WASHINGTON (Reuters) – The Trump administration considered banning China’s Huawei from the U.S. financial system earlier this year as part of a host of policy options to thwart the blacklisted telecoms equipment giant, according to three people familiar with the matter.
FILE PHOTO: A Huawei company logo is pictured at the Shenzhen International Airport in Shenzhen, Guangdong province, China July 22, 2019. REUTERS/Aly Song/File Photo
The plan, which was ultimately shelved, called for placing Huawei Technologies Co Ltd [HWT.UL], the world’s second largest smartphone producer, on the Treasury Department’s Specially Designated Nationals (SDN) list.
One of the people familiar with the matter, who favors the move, said it could be revived in the coming months depending on how things go with Huawei.
The plan was considered by the White House National Security Council, and seen by officials as a nuclear option atop a ladder of policy tools to sanction the company, two of the people said. Such a designation can make it virtually impossible for a company to complete transactions in U.S. dollars.
Administration officials drafted a memo and held interagency meetings on the issue, according to one of the people, showing the extent to which administration officials mulled deploying the United States’ most aggressive sanctioning tool against the Chinese company.
Its use was tabled in favor of other measures, such as placing Huawei on a trade blacklist, which forces some suppliers to obtain a special license to sell to it.
Huawei did not respond to a request for comment. A Treasury spokesperson said the agency “does not comment on investigations or prospective actions, including to confirm whether one exists.”
Huawei would have been among the largest companies ever added to the list, which has included Russia’s Rusal, the world’s second largest aluminum company, Russian oligarchs, Iranian politicians and Venezuelan drug traffickers.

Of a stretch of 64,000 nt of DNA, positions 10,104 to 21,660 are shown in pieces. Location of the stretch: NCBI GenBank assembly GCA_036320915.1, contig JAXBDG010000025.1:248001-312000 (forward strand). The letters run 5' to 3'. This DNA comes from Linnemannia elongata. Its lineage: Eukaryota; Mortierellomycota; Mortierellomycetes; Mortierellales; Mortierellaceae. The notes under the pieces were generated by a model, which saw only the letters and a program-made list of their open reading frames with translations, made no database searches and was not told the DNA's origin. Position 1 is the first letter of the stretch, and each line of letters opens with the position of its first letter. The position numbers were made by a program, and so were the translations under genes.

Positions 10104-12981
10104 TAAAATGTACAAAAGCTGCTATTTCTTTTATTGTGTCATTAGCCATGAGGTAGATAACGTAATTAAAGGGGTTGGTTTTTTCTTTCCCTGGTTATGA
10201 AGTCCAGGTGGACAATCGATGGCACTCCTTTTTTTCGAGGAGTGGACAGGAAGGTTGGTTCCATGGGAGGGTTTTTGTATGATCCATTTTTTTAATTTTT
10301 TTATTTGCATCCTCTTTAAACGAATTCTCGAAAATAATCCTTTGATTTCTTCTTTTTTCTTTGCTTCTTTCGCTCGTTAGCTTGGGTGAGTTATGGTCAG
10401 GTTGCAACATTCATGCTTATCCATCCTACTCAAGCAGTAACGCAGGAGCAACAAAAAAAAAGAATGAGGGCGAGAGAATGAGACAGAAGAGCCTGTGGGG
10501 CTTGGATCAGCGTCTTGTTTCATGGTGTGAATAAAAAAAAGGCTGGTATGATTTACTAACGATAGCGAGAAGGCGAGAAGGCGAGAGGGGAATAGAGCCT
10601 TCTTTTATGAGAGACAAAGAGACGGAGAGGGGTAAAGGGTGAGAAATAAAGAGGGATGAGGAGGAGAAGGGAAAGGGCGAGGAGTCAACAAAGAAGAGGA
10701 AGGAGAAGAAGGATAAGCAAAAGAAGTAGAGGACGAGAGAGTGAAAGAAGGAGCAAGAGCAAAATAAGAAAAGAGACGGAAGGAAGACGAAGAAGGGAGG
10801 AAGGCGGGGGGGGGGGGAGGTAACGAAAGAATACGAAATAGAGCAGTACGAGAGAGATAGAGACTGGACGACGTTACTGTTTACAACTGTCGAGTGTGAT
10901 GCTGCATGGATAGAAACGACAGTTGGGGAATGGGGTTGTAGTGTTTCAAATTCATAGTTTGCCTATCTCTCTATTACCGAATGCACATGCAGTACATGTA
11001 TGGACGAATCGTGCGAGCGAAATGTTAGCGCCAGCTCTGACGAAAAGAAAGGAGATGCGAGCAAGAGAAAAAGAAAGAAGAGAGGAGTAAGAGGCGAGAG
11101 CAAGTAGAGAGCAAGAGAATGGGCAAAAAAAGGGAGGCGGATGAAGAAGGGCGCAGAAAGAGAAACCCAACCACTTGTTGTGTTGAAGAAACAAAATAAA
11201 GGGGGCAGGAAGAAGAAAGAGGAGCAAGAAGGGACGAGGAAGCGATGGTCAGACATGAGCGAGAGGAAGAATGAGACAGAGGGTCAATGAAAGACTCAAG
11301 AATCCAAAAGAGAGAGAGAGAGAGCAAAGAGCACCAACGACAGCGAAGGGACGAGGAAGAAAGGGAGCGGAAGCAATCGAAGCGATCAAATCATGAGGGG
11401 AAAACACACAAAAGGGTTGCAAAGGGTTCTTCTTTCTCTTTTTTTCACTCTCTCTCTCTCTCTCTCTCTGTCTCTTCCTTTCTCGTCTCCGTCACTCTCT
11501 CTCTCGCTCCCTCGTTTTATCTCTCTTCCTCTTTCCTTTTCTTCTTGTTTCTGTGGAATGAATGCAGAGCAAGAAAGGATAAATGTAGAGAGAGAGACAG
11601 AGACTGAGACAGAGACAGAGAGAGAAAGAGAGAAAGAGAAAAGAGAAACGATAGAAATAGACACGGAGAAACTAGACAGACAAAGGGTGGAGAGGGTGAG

Annie Fixler, a cyber expert at the Foundation for Defense of Democracies think tank, said designating the company “would have broad, widespread implications for Huawei across the globe,” noting that its business would be “severely impacted” in Europe and in Asia outside of China.
The U.S. government has brought criminal charges against Huawei, alleging theft of trade secrets, bank fraud, violations of U.S. sanctions against Iran, and has sought to convince allies to ban it from 5G networks over spying fears.
But placing the company on the “SDN list” would mean a host of logistical, diplomatic and economic difficulties for the U.S. government.
The designation prohibits American companies or citizens from trading or conducting financial transactions with those listed and freezes assets held in the United States.
Adding Huawei would therefore hammer U.S. allies that already rely on the company for their 4G networks, since almost all dollar payments clear through U.S. financial institutions.
The Treasury could grant licenses to exempt U.S. banks involved in those transactions. But it has generally shied away from doing so, concerned that too many exemptions would blunt the strength of the tool, experts said.
Huawei’s sprawling size, with dozens of subsidiaries, would significantly complicate enforcement and carve-out efforts, experts said.
“The larger an entity is, the harder it is for a U.S. Administration to foresee and prepare for the major effects, foreign and domestic, that placing it on the SDN list may cause” said Matthew Tuchband, a former Treasury official who added that careful consideration is needed before designating a company the size of Huawei.
Treasury Secretary Steve Mnuchin, who is seen by many China hawks in the administration as sympathetic to Beijing, has rarely overseen the use of the tool against China, designating a handful of Chinese persons for trafficking in fentanyl and over violations of sanctions against North Korea and Iran.
Nevertheless, some lawmakers still see designating Huawei as worth considering.
“Given Huawei’s relentless drive to dominate the 5G landscape, it is one of the most urgent national security threats facing the free world,” Republican Congressman Michael Gallagher said.
“All options should be on the table in order to impose maximum pressure,” he added.
Reporting by Alexandra Alper; editing by Chris Sanders and Edward Tobin